Several methods are available to treat HCC invasion to M. C. Chern V. P. Chuang (&) T. Cheng IVC and RA, including surgery, radiotherapy, systemic Z. H. Lin Y. M. Lin chemotherapy, and TACE Surgical resection combined Department of Radiology, Koo Foundation Sun Yat-Sen CancerCenter, 125 Lih-der Road, Pei-tou District, Taipei, Taiwan with chemotherapy is efficacious but is still limited by the patient's hepatic reserve . Conventional radiotherapiesfor advanced HCC have shown disappointing results accompanied by severe complications . The response rates of systemic chemotherapy for HCC are only 20% TACE for HCC is considered to be an effective and safe therapy in many serial reports . Until now, TACEfor advanced HCC with invasion of PV, IVC, and RA is Z. H. Line-mail: [email protected] still considered a contraindication at many institutions.
M. C. Chern et al.: Transcatheter Arterial Chemoembolization for Advanced Hepatocellular Carcinoma Katsumori et al. reported the safety and efficacy of either fine-needle aspiration or core biopsy in all patients.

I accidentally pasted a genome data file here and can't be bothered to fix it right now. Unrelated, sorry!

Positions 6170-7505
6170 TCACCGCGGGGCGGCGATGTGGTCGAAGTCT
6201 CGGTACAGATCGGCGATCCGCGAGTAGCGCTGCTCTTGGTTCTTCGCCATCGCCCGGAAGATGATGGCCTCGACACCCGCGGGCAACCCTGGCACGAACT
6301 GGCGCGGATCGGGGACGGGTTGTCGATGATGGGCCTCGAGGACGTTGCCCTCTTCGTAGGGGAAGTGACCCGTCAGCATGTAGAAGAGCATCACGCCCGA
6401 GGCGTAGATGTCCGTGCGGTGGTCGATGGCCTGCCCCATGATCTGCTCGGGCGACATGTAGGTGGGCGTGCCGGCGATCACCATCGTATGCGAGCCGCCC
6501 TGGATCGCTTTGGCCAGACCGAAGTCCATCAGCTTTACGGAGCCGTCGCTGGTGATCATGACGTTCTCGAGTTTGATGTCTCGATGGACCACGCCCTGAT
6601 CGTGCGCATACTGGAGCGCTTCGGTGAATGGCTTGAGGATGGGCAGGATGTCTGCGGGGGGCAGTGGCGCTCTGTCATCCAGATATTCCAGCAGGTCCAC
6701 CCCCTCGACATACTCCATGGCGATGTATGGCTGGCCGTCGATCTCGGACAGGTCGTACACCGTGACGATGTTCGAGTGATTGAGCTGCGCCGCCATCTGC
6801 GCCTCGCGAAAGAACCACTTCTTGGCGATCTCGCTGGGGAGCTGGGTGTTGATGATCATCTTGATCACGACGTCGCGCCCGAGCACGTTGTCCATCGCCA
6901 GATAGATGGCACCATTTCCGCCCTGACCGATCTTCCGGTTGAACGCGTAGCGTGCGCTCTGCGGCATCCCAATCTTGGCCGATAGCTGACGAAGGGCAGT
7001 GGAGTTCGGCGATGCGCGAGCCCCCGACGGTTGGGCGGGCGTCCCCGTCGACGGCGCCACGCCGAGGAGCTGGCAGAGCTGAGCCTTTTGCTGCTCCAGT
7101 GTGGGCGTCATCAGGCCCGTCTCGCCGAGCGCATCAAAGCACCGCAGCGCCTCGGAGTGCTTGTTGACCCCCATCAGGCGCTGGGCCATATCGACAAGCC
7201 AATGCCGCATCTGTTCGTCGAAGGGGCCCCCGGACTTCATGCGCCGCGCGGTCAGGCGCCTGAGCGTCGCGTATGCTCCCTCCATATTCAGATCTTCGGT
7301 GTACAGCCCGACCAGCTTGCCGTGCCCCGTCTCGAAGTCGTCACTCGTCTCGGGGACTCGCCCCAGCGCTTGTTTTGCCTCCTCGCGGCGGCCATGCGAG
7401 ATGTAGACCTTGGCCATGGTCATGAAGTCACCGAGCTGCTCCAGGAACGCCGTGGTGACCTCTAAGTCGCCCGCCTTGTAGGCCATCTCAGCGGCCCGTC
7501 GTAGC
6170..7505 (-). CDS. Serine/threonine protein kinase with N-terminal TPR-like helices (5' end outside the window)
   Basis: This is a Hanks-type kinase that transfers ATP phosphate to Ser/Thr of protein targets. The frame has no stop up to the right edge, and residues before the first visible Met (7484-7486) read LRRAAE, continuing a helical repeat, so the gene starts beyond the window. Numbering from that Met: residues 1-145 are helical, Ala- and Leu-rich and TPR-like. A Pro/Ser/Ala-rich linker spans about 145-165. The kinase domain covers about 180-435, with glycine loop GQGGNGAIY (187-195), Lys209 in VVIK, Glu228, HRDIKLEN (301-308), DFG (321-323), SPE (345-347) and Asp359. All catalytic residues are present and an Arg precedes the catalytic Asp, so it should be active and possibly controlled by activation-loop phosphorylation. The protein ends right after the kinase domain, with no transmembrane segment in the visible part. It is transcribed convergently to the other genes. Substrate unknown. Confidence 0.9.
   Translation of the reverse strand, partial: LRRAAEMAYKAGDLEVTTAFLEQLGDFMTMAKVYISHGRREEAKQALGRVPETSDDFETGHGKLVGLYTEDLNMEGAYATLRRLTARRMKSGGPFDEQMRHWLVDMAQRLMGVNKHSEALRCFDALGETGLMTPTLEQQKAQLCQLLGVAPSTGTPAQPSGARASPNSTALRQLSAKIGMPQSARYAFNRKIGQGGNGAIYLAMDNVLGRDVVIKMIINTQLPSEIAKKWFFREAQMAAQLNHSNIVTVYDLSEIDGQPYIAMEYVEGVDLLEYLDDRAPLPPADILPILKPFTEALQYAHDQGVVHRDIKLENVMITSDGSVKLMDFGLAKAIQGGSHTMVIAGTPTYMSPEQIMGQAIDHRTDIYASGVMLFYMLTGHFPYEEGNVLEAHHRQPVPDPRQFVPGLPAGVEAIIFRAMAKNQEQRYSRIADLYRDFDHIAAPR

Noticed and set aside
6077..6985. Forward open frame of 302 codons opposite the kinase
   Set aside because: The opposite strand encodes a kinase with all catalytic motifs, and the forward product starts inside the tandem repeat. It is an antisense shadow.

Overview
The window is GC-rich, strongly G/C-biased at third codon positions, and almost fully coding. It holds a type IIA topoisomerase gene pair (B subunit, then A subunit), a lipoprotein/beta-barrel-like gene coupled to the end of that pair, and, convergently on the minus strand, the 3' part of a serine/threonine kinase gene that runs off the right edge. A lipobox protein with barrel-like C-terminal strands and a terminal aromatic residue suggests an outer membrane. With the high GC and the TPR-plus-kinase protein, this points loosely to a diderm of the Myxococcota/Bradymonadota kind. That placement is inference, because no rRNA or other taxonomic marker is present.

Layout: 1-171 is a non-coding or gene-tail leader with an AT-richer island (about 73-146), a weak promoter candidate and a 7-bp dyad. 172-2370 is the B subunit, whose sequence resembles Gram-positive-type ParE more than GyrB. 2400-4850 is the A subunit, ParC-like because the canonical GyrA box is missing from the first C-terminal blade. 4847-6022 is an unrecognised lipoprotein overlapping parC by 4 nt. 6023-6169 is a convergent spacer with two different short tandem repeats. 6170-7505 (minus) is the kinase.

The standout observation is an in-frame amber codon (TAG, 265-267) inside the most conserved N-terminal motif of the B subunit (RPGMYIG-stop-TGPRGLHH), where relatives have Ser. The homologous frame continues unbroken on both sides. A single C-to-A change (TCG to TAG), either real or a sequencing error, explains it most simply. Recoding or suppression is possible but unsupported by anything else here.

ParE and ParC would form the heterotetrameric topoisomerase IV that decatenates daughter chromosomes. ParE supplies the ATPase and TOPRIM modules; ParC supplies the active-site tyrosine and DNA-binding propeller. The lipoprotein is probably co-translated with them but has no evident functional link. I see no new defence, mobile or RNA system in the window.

TACE for HCC with PV tumors . However, there have Serum bilirubin level [3 mg/dl and Child C liver disease been only limited case reports of TACE for HCC with IVC are the exclusion criteria. Visceral angiograms including and RA tumors –Furthermore, there has been no celiac, superior mesenteric, and hepatic arteriograms were study concerning the sizes of embolized particles in TACE routinely performed prior to chemoembolization. All for advanced HCC.
patients had constant monitoring of blood pressure, heart Our study evaluates whether TACE can be performed rate, and blood oxygen saturation throughout the procedure.
safely and effectively in advanced HCC patients with IVCand RA tumors and searches for the ideal particle size to Definitions of Venous Tumor Response target the venous tumors.
Two parameters on CT images were used to evaluate theresponse of IVC and RA tumors: the diameter and the Materials and Methods length of the tumor. Partial response was defined as areduction in tumor diameter of [20% or in tumor length of From August 1997 to December 2005, 26 patients under- more than one CT slice ([7 mm). Complete response was went TACE for advanced HCC with IVC tumors and 5 of defined as total clearance of tumors in the IVC or RA.